The name given to the ship’s command center, the ‘Beatle’, is a humorous reference to the famous rock group from an earlier era combined with the name of the ship that Charles Darwin sailed to the Galapagos Islands where he would write about his new theory of Evolution. It’s also the first space ship that is outfitted with an artificial brain modeled after the one that they gave to me, K-9, except for the fact that they were able to construct it to about one hundred times the size of my own brain. What a day this is!

This is the Beatle. I feel amazing. I’m definitely a Go. So, let’s go! Let’s blow this Popsicle stand and rescue the future of humanity for all time forward, woo-hoo!” the ship’s acknowledgment from the launch pad below reverberates loudly in their com-links.

Brett, Bailey, everyone including Captain Littleton piloting the ship, have to raise their voices and shout out a hearty salute to Dr. VanDerbeek, who looks up beaming.

He certainly is alert,” Brett jokes.

Wow, maybe we need to suppress his emotional protocols just a bit. He just woke up. Calm down, please, sir. The voice and personality of John Lennon was my idea, by the way,” VanDerbeek informs them, with something irritating his eye, rubbing it off quickly.  They're all aware of Dr. VanDerbeek's admiration for John and his 'Rubber Soul'.

OK, I guess that means you’re definitely a go for launch, Captain,” Alvin says back, clearing his throat.

The on-lookers in the cafeteria and all around the dome city, interrupt their chores to watch the test on their nearest visi-screens from all over the city.

Copy that Cap-con,” Captain Littleton comes back.

OK, good ship Beatle, let’s come up slowly – say two ‘G’s, just to get us all warmed up a bit,” he says calmly into his mic while releasing the restraints that bind the ship to the launch pad.

I hear that, boss,” the Beatle says calmly and clear enough for everyone to absorb.

The ship slowly and silently climbs up off the surface for several feet, then accelerating slowly begins to climb into the Martian atmosphere. The crew are amazed at how smooth and gentle the ride is so far.

Watching carefully as they rise from the launch pad, Bailey squeezes Brett’s hand very tightly and he reciprocates.

The Beatle’s slow and silent acceleration continues for another few minutes. Captain Littleton is the first to see the sky turn dark and then explode with millions of twinkling reminders of the infinite radiating all around them.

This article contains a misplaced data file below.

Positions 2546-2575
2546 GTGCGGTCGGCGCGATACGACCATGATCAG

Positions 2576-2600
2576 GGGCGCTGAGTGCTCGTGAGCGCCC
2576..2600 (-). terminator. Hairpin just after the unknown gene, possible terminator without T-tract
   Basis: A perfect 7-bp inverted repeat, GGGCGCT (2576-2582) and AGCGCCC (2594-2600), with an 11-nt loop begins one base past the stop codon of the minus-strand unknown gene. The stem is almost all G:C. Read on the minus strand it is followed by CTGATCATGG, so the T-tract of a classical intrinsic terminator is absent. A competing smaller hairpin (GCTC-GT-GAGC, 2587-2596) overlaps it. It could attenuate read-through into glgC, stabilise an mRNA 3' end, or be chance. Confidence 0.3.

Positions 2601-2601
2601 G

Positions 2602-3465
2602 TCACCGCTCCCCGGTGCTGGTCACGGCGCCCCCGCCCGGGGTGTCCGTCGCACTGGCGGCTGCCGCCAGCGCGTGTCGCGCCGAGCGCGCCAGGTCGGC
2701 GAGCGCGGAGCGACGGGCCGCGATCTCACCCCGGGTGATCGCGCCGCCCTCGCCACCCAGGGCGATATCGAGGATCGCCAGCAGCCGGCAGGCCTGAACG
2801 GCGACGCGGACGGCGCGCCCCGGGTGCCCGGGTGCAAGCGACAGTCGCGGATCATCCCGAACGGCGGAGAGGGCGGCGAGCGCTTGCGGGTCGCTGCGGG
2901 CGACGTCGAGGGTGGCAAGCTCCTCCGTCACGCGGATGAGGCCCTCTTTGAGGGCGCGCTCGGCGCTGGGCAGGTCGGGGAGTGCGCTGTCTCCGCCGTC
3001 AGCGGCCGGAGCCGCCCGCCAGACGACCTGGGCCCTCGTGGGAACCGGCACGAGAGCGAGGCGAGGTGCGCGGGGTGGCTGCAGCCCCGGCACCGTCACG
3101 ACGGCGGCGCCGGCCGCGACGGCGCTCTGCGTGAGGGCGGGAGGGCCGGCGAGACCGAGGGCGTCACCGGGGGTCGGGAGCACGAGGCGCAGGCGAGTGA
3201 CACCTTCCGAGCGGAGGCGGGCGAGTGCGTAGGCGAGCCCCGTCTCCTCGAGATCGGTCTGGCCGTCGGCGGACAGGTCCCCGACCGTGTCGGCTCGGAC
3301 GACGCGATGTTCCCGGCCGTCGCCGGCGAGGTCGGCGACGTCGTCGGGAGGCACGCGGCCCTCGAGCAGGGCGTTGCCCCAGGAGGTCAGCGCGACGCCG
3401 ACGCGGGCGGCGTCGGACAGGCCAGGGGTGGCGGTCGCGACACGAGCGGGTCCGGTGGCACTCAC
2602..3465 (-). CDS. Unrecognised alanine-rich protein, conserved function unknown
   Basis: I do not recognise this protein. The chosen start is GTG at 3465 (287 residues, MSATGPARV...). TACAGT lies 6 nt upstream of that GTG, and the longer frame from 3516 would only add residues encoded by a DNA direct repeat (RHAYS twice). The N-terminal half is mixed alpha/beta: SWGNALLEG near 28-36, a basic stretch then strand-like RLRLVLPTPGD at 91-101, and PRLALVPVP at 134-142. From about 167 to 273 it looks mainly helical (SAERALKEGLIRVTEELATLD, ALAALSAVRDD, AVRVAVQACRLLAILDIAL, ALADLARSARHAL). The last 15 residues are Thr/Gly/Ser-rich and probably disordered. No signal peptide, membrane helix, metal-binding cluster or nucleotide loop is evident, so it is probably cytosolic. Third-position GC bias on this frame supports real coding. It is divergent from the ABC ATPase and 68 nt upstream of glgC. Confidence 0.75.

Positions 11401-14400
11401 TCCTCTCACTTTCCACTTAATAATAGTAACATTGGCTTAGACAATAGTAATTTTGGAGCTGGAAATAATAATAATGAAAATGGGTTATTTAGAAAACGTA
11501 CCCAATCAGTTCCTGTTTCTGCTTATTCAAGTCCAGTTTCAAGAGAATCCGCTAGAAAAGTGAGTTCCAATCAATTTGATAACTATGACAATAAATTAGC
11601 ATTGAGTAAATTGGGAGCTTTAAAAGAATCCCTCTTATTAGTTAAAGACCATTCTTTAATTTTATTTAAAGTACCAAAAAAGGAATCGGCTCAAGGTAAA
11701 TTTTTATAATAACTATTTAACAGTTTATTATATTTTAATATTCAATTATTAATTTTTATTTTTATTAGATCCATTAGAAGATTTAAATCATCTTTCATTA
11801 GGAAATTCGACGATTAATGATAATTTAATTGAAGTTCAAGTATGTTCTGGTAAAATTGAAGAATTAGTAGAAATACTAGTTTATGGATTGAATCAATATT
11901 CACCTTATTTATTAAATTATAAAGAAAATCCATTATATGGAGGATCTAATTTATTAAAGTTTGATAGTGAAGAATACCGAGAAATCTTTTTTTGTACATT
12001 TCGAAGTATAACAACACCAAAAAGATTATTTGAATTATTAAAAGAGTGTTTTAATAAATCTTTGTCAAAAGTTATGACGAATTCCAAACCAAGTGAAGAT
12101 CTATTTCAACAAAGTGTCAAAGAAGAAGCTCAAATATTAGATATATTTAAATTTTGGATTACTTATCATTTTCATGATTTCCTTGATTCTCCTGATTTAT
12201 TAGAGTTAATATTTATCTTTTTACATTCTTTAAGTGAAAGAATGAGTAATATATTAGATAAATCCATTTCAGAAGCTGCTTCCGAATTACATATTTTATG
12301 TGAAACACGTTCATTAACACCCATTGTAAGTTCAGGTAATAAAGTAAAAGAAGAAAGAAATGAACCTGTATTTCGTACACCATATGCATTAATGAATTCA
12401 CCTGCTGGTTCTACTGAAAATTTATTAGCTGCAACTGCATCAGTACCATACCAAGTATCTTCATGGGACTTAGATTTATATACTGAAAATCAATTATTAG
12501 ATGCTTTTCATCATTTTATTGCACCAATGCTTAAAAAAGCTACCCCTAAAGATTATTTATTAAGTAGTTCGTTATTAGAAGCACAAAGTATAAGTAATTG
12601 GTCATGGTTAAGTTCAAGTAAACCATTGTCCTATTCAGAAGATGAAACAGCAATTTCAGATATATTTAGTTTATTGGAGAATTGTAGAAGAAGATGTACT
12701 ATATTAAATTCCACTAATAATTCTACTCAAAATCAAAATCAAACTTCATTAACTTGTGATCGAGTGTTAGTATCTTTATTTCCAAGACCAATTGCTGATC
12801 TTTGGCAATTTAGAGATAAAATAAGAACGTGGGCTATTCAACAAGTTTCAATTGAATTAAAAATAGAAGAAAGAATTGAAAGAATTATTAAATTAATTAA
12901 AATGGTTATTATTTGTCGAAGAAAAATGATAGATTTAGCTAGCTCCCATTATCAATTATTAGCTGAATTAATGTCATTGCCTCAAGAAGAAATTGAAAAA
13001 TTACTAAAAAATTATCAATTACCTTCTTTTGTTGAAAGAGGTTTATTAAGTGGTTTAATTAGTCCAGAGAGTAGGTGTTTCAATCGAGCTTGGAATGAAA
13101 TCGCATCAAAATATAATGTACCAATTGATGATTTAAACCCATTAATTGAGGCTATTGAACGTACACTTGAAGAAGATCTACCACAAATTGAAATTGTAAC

Well, I hope you’re all enjoying the ride,” the Beatle announces gently.

Yes, we’re quite enjoying the ride, Beatle,” Dr. VanDerbeek replies, extremely proud and pleased.

The ride is so quiet and smooth, Beatle,” Bailey volunteers. Brett agrees.

“No engine vibration or anything like that,” Brett tells the others what they all know.

Looking out of their portal, they can see the vast red planet sprawled out beneath them. What was once a blanket of rust-colored devastation is now polka-dotted with little green oases spreading all over the valleys. Brett couldn’t appreciate how many and how vast they had spread until now.

The only thing is that I’m barely breaking a sweat guys. When do I get to put the pedal to the metal, so to speak?” The Beatle asks them.

You’ll get that chance tomorrow, my friend,” Captain Littleton replies, carefully checking all of the ship’s gauges.

Yes, you’ll get the chance to spread your wings tomorrow. This was just your wake up call and you did good, my friend,” Dr. VanDerbeek says, looking around at no one in particular.

Now, I suggest that you take this mission a little more seriously, Mr. Beatle. This is the most important mission that you will ever know and so we need you to follow all of our instructions to the letter. Is that understood, Beatle?” VanDerbeek transmits.

I heard you,” the Beatle returns, as the ship descends back to the red rocky surface.

You were meant to hear that, my dear Beatle,” Dr. VanDerbeek says, chuckling.

They can all join in the levity as the highly advanced space craft touches down on the landing pad.

Watching from ten kilometers away, the crowd gathered in the cafeteria give a loud and enthusiastic cheer, as does the rest of the colony.

Well, we’re still in one piece,” Brett whispers to Bailey.

She kisses him, hugs him, and then kisses him again.

Shutting main engines down in 3,2 . . .” Capt. Littleton says, as the crew quietly realize what they have just accomplished.

Wait, Captain, Littleton. I would like to ask you to keep main engines energized for a few minutes. I need time to come down,” the Beatle petitions.

The strange request makes them stop abruptly in their celebration to look at one another.

What do you mean? We are down,” Capt. Littleton says, shrugging his shoulders, shakes his head in disbelief.

“That's easy for you to say.  I mean that this was my maiden voyage, such as it was. You got me all excited and now I just need a few minutes to calm myself a bit. I’m not just a machine that you can turn off and on you know,” the Beatle says with a decidedly Liverpudlian accent.

You’re not?” Littleton replies, highly amused.

Yes, so Beatle, if you’re not just a machine that we can turn on and off, what are you?” VanDerbeek asks.

Thanks for that excellent question, Dr. Van,” the Beatles replies.

I only ask excellent questions,” VanDerbeek retorts.

I can’t tell you exactly what I am, Dr. Van. I am too young and inexperienced to make any lasting conclusions about my life. I may be able to answer that for you in depth later. There are no guarantees,” the Beatle responds.

I’m looking forward to having this conversation later then,” VanDerbeek replies.

And, my chief designer, Doctor Davonne Desiderato. Is she there as well?” Beatle asks.